P Mysoor, A Battle to Keep the Pirates at Bay: the Context, the Challenges and the Aftermath of the Pirate Bay, paper presented at Law, Technology and Public Interest, University of Hong Kong, 2014
Online copyright infringement is one of the toughest challenges the content industry has faced in the twenty first century. Article 8(3) of the Information Society Directive, implemented under section 97A of the UK Copyright, Designs and Patents Act, 1988, provides an injunctive remedy in response to such online infringement. Given the elusive nature of the website operators and the sheer number of their users, rights owners have turned to the Internet Service Providers (ISPs) to implement the injunctions granted under section 97A to block websites with infringing content. In their battle to keep pace with online infringers, the UK courts have permitted significant compromises to the procedures while granting these injunctive blocking orders. One of the pioneers in this line of cases in the UK is the Pirate Bay case (TPB case), which ruled as a matter of law that the procedure under Section 97A does not require the alleged infringers to be made parties to those proceedings. TPB case also marks the trend of the ISPs consenting to an order of injunction, and not defending the proceedings. This has resulted in the absence of any adverse party in the proceedings under section 97A. This threatens the basic tenets of procedural fairness and propriety, having adverse consequences on both the substantive and procedural aspects, evident in the cases that followed TPB case. This article examines the aspects of the judgment in TPB case that led to these procedural compromises, whether it had any basis in the pre-existing case law, what the nature of an injunction under section 97A is and how the subsequent line of cases have followed TPB case as a precedent. It further explores the adverse consequences of the procedural compromises and whether any safeguards are available against such compromises.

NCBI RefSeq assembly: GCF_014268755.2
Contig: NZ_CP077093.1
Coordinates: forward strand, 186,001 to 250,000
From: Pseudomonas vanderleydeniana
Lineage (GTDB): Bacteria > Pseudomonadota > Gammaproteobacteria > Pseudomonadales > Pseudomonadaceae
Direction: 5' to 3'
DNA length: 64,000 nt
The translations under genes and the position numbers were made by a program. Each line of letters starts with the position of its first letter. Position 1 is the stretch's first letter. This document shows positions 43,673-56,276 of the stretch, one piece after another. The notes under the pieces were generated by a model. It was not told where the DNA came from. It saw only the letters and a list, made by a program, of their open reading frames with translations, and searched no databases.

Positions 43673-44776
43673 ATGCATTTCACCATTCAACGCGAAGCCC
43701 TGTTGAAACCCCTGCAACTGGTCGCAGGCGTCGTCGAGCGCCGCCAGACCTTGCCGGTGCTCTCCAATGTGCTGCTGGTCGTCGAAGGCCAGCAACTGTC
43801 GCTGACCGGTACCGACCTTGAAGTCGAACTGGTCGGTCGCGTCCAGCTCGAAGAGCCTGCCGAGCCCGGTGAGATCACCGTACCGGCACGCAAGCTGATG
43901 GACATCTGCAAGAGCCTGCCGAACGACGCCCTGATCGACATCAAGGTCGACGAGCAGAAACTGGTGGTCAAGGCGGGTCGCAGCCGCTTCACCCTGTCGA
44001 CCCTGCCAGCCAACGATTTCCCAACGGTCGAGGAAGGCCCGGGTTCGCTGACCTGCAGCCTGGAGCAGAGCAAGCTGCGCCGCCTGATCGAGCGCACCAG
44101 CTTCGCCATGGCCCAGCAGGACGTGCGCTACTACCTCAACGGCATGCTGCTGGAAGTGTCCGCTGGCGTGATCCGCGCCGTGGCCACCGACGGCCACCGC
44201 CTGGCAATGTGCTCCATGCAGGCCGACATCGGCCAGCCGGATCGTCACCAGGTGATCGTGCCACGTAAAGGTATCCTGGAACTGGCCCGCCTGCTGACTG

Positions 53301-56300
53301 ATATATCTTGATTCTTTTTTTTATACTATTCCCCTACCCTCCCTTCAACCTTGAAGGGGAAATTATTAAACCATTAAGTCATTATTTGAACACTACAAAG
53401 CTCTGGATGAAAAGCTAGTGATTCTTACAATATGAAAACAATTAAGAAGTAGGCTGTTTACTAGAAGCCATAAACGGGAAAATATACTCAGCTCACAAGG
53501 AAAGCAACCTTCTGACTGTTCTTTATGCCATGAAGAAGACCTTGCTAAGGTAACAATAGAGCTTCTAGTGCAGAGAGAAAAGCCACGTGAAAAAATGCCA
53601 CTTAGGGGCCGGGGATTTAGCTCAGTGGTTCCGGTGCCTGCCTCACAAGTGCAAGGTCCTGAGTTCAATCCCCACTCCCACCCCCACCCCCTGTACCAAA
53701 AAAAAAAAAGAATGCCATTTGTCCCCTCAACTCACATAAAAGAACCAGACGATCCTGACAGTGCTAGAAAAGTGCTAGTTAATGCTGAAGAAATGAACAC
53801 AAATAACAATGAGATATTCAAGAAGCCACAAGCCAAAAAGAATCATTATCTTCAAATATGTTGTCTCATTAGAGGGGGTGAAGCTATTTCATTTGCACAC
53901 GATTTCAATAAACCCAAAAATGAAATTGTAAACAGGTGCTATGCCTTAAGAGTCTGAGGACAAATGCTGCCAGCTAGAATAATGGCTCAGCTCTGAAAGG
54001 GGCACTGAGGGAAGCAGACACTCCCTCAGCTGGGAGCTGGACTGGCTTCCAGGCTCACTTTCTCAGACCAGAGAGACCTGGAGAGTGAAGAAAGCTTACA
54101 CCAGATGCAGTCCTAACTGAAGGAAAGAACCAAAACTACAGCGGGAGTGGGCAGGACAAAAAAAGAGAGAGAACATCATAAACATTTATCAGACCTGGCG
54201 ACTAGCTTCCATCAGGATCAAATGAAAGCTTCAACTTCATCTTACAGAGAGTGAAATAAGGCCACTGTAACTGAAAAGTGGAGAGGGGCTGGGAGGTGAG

P Mysoor, 'Of Bollywood Songs, Film Producers and Collecting Societies: Locating the Rights of the Composers' (2014) 10 Indian Journal of Law and Technology 60